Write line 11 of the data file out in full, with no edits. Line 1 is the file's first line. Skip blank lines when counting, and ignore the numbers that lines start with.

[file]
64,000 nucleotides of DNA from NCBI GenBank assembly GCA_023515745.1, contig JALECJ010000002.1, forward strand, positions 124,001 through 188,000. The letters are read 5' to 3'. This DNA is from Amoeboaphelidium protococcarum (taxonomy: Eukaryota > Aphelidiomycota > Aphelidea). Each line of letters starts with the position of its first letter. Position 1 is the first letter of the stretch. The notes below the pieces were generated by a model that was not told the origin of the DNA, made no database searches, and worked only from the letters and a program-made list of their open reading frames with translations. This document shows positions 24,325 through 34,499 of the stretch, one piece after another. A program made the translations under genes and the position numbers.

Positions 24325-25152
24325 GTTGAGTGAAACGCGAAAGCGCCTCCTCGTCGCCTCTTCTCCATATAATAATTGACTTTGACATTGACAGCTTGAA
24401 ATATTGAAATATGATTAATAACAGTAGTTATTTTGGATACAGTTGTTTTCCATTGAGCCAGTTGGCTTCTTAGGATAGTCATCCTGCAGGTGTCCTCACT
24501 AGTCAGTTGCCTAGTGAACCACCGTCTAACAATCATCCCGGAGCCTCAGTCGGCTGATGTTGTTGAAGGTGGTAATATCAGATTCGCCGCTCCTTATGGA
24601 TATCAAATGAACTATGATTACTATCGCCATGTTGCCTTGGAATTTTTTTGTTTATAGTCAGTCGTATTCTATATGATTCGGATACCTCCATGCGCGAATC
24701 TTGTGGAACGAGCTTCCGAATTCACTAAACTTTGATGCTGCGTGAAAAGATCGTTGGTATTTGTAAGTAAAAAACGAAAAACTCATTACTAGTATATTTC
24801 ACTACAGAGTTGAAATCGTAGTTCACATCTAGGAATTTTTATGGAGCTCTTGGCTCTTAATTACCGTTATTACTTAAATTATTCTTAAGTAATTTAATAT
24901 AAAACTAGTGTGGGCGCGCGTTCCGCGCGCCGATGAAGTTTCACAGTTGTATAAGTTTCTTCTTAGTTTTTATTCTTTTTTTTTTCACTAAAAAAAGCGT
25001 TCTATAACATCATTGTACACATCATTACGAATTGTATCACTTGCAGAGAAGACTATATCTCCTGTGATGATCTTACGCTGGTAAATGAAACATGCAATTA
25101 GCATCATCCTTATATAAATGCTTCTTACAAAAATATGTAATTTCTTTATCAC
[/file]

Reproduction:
25101 GCATCATCCTTATATAAATGCTTCTTACAAAAATATGTAATTTCTTTATCAC